As one of the oldest groups of Asian Americans in the United States, most Japanese Americans are culturally assimilated and well-integrated in mainstream American society.
However, they continue to be racialized as culturally "Japanese" foreigners simply because of their Asian appearance in a multicultural America where racial minorities are expected to remain ethnically distinct.
Different generations of Japanese Americans have responded to such pressures in ways that range from demands that their racial citizenship as bona fide Americans be recognized to a desire to maintain or recover their ethnic heritage and reconnect with their ancestral homeland.
In Japanese American Ethnicity, Takeyuki Tsuda explores the contemporary ethnic experiences of Japanese Americans from the second to the fourth generations and the extent to which they remain connected to their ancestral cultural heritage.
He also places Japanese Americans in transnational and diasporic context and analyzes the performance of ethnic heritage through the example of taiko drumming ensembles.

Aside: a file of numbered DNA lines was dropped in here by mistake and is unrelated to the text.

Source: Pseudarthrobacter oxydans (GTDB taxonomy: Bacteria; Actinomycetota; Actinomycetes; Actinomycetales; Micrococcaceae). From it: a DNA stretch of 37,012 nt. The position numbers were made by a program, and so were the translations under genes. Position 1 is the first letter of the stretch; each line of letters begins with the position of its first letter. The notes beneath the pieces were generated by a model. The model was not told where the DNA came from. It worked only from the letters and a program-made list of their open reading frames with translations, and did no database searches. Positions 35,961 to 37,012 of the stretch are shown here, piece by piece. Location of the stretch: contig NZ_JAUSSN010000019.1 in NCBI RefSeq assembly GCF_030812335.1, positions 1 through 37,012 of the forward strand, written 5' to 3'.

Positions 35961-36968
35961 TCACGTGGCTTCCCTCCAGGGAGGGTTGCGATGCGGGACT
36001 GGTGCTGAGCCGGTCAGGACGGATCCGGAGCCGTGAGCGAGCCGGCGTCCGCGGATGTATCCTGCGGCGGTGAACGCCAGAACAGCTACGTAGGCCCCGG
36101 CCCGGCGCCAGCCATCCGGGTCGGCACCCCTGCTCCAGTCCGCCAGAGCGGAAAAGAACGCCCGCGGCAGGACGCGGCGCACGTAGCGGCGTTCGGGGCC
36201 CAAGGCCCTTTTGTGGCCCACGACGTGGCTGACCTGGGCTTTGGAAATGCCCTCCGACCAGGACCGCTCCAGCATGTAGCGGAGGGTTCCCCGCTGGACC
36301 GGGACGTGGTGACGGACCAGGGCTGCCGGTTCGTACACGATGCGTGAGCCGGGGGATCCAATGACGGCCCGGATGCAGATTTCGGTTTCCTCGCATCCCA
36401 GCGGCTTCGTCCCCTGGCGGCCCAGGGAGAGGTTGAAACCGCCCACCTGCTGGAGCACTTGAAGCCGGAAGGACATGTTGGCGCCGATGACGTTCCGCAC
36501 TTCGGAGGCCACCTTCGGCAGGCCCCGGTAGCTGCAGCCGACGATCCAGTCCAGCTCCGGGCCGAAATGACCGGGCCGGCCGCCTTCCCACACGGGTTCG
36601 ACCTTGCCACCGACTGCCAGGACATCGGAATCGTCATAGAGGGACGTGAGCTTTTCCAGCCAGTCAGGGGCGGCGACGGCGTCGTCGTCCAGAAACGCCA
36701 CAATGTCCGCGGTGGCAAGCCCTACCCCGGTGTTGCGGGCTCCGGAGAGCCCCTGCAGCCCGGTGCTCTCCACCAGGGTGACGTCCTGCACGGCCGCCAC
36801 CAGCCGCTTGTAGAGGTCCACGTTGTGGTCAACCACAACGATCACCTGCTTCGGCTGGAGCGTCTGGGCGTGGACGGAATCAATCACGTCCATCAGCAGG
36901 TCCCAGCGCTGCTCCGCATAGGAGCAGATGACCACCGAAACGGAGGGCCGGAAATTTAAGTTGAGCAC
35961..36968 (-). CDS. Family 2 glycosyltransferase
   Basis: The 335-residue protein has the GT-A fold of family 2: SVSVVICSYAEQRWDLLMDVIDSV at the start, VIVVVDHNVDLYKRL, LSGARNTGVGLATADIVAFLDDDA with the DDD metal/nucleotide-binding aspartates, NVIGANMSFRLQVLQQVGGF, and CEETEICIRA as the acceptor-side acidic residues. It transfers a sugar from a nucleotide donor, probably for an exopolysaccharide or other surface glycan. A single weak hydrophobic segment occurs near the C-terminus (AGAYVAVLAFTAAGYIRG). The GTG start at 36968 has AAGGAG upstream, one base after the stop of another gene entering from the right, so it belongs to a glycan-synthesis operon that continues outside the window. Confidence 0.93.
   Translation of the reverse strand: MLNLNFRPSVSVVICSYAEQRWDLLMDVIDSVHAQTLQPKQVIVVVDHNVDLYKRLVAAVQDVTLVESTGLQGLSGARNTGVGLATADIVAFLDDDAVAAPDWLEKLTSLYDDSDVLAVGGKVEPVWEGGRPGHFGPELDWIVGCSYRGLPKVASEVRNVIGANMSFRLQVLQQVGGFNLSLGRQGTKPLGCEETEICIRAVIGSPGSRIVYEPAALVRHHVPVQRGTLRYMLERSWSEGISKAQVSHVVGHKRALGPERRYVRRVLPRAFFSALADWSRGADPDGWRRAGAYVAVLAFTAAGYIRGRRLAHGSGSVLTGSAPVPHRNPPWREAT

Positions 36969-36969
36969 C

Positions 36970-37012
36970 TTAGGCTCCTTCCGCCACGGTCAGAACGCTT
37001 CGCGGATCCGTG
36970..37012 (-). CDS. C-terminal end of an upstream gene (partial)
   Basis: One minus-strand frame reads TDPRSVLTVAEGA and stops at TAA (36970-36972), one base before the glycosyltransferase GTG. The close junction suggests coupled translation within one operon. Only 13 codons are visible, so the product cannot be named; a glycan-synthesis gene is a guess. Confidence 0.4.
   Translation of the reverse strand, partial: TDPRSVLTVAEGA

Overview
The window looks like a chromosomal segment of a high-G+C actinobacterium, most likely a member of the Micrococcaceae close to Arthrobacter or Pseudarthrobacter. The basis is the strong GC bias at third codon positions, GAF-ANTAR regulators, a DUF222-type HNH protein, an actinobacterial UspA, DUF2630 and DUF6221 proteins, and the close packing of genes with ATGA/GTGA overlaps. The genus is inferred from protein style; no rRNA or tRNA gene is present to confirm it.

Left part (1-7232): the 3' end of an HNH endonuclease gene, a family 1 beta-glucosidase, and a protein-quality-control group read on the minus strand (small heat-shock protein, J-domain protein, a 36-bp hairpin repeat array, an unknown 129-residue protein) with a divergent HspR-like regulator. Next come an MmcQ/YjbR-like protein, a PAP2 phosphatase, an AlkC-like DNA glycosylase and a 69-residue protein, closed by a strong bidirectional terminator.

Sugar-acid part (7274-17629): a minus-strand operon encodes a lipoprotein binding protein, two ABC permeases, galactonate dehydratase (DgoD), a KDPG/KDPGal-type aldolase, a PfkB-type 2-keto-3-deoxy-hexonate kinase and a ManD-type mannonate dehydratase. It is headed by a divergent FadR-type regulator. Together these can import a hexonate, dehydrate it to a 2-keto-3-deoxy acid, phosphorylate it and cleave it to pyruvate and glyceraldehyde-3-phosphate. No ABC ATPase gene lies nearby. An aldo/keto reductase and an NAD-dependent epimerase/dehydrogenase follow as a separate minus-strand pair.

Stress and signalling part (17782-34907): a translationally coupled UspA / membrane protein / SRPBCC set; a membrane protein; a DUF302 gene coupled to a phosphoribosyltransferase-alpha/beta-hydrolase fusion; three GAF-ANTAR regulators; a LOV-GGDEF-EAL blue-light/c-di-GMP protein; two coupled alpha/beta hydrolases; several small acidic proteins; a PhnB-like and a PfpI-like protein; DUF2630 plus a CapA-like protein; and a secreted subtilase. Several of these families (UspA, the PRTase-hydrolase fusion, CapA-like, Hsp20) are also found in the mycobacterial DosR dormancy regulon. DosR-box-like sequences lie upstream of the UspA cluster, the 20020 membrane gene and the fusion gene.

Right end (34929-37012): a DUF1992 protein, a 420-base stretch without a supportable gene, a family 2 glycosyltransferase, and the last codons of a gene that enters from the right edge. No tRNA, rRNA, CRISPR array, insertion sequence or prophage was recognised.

Drawing on extensive fieldwork with Japanese Americans in San Diego and Phoenix, Tsuda argues that the ethnicity of immigrant-descent minorities does not simply follow a linear trajectory.
Increasing cultural assimilation does not always erode the significance of ethnic heritage and identity over the generations.
Instead, each new generation of Japanese Americans has negotiated its own ethnic positionality in different ways.
Young Japanese Americans today are reviving their cultural heritage and embracing its salience in their daily lives more than the previous generations.
This book demonstrates how culturally assimilated minorities can simultaneously maintain their ancestral cultures or even actively recover their lost ethnic heritage.